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Civil War CitizensRace, Ethnicity, and Identity in America's Bloodiest Conflict$
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Susannah J. Ural

Print publication date: 2010

Print ISBN-13: 9780814785690

Published to NYU Press Scholarship Online: March 2016

DOI: 10.18574/nyu/9780814785690.001.0001

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“Ye Sons of Green Erin Assemble”

“Ye Sons of Green Erin Assemble”

Northern Irish American Catholics and the Union War Effort, 1861–1865

Chapter:
(p.99) 3 “Ye Sons of Green Erin Assemble”
Source:
Civil War Citizens
Author(s):

Susannah J. Ural

Publisher:
NYU Press
DOI:10.18574/nyu/9780814785690.003.0004

This chapter examines the initial motivations behind Irish American Catholics' enlistments in the early years of the war; how their views of the conflict, as well as the opinions of their communities, changed as the war evolved; and how this influenced the memory of Irish American volunteerism during the Civil War. Nearly 150,000 Irish Americans served in the Union army during the Civil War. They participated in all the major eastern battles of the war, including First Manassas, the Seven Days' Battles, Antietam, Fredericksburg, Chancellorsville, and Gettysburg. Irish Americans volunteered for a number of reasons. Some were members of the Irish nationalist organization the Irish American Brotherhood, better known as the Fenians, and joined the Union army to gain military experience that they could apply to a future war of independence from Great Britain. Other Irish Americans volunteered to preserve America as a refuge for Irish immigrants like themselves. Some Irish men cited a sense of debt to America when they enlisted and hoped to prove their loyalty through dedicated service. Finally, Irish Americans volunteered to secure a steady income, especially when local, state, and federal enlistment bounties totaled several hundred dollars.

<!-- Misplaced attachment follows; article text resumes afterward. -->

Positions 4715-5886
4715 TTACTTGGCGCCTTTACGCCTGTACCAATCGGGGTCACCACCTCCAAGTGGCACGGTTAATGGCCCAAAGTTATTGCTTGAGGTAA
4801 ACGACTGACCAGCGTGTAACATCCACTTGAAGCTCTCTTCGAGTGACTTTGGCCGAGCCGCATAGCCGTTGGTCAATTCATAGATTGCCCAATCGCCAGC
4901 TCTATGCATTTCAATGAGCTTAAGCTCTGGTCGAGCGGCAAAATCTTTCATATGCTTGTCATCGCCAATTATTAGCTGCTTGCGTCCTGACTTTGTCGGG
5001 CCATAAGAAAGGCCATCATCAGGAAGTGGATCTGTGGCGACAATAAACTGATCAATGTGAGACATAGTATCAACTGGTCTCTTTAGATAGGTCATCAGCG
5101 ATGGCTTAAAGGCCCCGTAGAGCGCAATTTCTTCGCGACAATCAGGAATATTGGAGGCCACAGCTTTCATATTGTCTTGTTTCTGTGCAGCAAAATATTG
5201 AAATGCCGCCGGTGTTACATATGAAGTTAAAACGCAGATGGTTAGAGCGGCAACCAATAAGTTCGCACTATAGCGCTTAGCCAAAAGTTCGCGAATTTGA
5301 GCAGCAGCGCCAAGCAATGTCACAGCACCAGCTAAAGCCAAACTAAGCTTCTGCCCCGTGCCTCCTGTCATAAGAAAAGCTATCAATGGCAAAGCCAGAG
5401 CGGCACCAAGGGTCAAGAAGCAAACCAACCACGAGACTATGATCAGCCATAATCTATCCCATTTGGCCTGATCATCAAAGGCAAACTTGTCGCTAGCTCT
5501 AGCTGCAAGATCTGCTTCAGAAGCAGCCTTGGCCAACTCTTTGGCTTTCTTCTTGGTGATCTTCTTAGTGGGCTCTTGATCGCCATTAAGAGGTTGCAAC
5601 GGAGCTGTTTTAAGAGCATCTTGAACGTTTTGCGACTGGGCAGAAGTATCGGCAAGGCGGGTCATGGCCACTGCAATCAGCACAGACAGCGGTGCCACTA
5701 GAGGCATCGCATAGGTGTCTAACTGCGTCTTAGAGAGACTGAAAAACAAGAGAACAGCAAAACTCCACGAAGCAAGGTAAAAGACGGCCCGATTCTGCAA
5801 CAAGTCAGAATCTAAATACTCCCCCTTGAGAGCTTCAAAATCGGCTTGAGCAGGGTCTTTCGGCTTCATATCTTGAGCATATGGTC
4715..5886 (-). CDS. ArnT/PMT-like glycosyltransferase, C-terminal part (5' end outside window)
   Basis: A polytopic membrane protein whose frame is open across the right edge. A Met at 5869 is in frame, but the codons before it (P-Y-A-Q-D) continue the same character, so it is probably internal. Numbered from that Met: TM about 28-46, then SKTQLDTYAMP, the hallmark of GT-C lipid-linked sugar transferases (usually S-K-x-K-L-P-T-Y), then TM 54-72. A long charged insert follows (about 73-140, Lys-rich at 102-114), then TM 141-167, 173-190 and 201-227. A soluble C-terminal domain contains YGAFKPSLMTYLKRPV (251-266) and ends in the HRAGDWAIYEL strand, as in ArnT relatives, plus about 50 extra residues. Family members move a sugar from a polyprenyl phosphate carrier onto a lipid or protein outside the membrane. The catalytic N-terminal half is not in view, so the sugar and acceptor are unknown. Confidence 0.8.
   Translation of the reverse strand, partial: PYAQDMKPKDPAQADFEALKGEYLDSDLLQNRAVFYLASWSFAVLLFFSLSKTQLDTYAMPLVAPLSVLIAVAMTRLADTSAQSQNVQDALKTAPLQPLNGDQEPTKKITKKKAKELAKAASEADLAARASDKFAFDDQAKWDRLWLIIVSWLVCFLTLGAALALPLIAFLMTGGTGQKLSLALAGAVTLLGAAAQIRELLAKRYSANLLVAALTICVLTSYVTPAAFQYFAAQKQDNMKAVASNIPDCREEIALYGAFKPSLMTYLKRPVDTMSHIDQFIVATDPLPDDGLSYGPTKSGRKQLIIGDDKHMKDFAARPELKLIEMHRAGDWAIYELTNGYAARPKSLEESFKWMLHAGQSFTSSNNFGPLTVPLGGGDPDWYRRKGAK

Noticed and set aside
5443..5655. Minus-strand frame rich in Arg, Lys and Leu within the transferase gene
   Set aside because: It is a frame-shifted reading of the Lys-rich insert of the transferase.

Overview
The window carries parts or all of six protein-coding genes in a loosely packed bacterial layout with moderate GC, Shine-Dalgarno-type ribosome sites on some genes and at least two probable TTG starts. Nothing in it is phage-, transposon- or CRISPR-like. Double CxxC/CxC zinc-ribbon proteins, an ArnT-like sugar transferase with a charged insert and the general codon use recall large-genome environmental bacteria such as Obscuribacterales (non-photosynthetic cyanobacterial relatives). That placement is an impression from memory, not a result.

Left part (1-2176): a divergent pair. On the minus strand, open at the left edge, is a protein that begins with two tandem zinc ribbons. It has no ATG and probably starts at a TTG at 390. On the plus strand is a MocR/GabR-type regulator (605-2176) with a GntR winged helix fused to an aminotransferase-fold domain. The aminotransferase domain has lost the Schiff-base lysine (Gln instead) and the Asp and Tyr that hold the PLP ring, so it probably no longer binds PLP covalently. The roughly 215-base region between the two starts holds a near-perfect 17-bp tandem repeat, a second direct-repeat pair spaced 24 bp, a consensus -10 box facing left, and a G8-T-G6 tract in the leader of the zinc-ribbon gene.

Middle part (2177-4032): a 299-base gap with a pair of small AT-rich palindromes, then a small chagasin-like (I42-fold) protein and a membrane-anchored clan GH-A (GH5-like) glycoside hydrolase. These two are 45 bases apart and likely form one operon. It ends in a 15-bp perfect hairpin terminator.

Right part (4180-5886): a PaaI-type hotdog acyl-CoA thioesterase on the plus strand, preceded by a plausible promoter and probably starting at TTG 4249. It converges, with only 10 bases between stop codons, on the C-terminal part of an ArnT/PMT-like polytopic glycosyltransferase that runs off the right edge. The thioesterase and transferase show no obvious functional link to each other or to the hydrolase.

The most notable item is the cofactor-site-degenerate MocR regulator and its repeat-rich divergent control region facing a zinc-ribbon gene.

Keywords:   Civil War, Irish American Catholics, volunteerism, Union army, enlistment, Irish immigrants

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